By Pete DeWeese
Defensive Coordinator/LB Coach
Milton High School (GA)
Every coverage has a weakness. Offensive coaches know and understand what those weaknesses are and how to exploit them. As offenses continue to reinvent the wheel and add RPOs to their playbook, it seems like most good defenses are scaling back. Utilizing sound coverage principles and simple, time-tested, coverage checks are still a great way to defend most any offense.
Quarters coverage is easily one of the more popular coverages at all levels of football, but good OC’s know how to attack quarters teams. The simple trap check is a great addition for any quarters team. Trap allows a cornerback to “trigger” on a route to the flats while protecting any vertical by the #1 WR with leverage and help from the safety. Trap allows us to maintain our Cover 4 principles that we like versus drop-back-pass concepts while easily adjusting to quick game concepts that offenses like in most down and distance situations.
Defend the Flats
One of the biggest flaws of Cover 4 is the ability to defend the flats. Most defensive coordinators are going to place an emphasis on stopping the run. While Cover 4 does add safeties to the box to assist with the run game, the defense is giving up the flats if they keep their LB’s or APEX players attached to the box to defend the run.
Widening the LB’s/APEX defender gives the offense a potential numbers advantage in the box and makes the defense more susceptible to the run game. With so many teams using some form of RPO, defenses are often having to pick their poison and remain vulnerable in one phase or the other. Using a Trap check in your quarter’s coverage principle will help your defense handle quick game concepts while remaining strong against the run.
What Is Trap?
Our Trap check is an easy way of marrying your Cover 4 with Cover 2 principles while protecting your outside linebackers and run-game integrity. Trap is safe against four verticals and safe against 2x2 quick game staples like fade/out, smash, or all hitch.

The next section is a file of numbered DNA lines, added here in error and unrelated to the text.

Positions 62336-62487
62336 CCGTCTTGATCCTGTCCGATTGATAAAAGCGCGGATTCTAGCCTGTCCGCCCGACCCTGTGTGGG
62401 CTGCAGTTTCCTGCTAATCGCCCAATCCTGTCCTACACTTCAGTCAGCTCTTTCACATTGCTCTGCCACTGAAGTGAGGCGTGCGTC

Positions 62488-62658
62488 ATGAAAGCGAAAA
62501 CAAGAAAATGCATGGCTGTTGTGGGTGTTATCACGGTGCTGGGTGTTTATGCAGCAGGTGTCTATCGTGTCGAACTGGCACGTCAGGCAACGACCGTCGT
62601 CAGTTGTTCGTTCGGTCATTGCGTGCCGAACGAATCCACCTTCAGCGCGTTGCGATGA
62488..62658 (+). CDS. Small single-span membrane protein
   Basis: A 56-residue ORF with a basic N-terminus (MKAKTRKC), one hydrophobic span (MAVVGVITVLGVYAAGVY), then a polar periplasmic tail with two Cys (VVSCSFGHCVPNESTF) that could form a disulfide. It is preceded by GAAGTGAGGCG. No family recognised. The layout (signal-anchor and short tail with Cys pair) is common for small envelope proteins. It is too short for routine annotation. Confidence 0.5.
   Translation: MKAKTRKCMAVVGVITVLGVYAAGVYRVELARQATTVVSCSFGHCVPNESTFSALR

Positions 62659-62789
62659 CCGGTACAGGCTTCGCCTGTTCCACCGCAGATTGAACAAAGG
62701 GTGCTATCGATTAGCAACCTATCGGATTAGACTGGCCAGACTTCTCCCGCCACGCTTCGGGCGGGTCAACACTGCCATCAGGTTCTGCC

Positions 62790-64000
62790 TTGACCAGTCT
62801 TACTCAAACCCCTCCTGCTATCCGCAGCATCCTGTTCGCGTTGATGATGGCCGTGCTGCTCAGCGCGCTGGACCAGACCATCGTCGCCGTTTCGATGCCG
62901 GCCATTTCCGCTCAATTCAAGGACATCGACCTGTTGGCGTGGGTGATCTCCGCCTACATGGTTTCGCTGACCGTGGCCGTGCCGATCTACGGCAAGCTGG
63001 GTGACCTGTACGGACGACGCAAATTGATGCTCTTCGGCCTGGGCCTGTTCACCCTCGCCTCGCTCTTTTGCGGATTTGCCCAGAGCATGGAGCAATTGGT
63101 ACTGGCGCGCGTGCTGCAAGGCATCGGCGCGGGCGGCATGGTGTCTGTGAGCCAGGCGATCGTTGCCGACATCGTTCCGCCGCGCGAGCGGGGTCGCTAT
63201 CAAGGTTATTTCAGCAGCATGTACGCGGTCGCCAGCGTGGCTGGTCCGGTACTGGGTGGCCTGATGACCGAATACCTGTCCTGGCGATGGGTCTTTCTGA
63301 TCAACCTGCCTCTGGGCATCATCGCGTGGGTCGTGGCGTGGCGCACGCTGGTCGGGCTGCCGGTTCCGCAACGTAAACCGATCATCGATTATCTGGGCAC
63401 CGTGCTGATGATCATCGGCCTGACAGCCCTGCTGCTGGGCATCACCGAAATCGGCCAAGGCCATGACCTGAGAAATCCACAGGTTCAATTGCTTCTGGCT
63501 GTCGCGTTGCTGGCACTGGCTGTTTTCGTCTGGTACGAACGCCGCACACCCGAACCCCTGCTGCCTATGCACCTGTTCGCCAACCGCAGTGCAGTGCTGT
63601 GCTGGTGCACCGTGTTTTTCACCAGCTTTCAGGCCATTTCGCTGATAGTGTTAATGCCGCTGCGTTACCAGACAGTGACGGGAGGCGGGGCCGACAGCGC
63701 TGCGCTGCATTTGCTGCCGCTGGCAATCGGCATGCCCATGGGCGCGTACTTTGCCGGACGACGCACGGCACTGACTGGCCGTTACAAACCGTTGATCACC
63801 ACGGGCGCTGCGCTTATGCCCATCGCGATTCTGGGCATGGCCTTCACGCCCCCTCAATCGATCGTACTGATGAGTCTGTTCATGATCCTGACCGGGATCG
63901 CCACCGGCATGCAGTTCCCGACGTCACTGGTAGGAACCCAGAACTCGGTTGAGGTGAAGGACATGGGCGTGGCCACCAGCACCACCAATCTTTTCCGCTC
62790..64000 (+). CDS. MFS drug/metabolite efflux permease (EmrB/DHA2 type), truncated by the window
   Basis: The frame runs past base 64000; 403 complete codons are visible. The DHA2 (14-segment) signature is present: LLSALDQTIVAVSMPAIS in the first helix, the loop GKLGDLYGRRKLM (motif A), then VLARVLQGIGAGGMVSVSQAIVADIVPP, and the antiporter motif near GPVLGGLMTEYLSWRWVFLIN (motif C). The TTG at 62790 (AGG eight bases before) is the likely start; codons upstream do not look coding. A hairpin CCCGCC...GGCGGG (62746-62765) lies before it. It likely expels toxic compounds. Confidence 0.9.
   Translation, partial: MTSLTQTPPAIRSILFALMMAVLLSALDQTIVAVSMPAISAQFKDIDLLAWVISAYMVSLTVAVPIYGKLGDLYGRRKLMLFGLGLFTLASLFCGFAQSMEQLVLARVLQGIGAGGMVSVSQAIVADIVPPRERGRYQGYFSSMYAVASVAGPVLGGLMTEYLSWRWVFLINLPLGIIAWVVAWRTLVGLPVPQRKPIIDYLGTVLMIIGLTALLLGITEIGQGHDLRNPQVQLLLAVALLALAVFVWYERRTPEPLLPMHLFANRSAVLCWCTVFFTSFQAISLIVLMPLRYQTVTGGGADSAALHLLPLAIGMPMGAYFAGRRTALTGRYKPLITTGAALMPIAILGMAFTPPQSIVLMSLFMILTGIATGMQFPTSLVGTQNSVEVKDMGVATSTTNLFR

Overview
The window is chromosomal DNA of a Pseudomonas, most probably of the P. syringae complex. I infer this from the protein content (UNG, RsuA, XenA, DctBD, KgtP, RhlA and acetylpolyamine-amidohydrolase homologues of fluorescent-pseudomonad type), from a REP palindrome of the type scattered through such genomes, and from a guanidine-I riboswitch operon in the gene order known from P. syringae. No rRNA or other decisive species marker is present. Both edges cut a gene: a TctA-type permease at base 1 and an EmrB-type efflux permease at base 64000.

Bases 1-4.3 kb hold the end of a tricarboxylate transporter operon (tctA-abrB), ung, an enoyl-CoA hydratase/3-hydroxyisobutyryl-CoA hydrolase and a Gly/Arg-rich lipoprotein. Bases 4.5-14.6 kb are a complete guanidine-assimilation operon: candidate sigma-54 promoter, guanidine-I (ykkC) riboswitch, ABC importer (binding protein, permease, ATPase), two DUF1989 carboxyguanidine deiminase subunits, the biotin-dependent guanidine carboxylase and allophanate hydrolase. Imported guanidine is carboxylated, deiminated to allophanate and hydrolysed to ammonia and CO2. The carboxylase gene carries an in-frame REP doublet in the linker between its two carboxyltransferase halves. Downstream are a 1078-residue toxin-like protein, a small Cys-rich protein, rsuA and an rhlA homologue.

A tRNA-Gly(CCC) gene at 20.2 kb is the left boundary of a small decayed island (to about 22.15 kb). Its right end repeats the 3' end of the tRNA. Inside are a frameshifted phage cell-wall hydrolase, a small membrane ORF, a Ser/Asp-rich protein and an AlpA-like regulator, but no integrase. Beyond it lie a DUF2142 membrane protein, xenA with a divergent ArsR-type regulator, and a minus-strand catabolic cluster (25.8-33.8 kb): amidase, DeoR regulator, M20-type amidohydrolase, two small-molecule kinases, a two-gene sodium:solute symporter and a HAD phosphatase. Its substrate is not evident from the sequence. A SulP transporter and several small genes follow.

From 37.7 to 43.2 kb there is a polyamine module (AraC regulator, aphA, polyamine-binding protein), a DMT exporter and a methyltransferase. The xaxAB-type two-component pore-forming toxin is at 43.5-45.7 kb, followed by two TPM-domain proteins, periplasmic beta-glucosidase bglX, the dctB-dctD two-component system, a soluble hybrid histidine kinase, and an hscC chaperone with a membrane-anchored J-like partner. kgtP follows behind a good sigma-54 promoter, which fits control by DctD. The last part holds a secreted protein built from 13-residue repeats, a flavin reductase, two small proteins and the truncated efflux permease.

The basics of the Trap check are easy to install and implement. I like to start by teaching the concept and then training them on when to utilize the check. The concept starts with an understanding that we want to maintain inside leverage and “zone eyes” in the coverage.
Coaching the Corner
In Trap, our corner will take his normal Cover 4 alignment which is 7 yards from WR and 1 yard inside).
Once we have made the Trap check, his alignment does not change. What does change is his eyes. The corner will key the #2 receiver. We teach “three shuffles & go” to our cornerbacks for their read steps in Cover 4. Those steps do not change with the Trap check. What we ask is that the corner read the #2 to activate his “go” based on their route. If the #2 WR works either vertical or inside, the CB will snap his eyes to #1 and work to maintain his inside leverage.
If the WR works outside in his route, then the corner will “trigger” and jump the outside route by the #2 WR.
The hardest thing for our cornerback to read is a hitch route by both WRs. He has to understand that he can’t see a hitch by #2 and immediately drive #1 because he expects a hitch on the outside too. As a coach, I must remind him that we will give up that hitch if it means protecting against a double move. If we can drive the ball when it is thrown and tackle him where he is standing when he catches the ball, then we are doing a good job.
Coaching the Safety
In our traditional Cover 4, we ask our Safeties to align 9x2 (9 yards deep X 2 yards inside) from any #2 receiver that is removed from the formation. In Cover 4, he is reading the nearest uncovered lineman for his run/pass key and then getting his eyes to #2 for his coverage drop. Any time that we make a Trap check, we want the safety to show the same alignment then gain depth before the snap. Ideally, we would prefer that the safety get to 12 yards deep in a Trap check. For his read, the safety will simply follow #2 with his eyes and body. If the #2 WR works vertical then the safety will match his vertical stem while maintaining his inside leverage.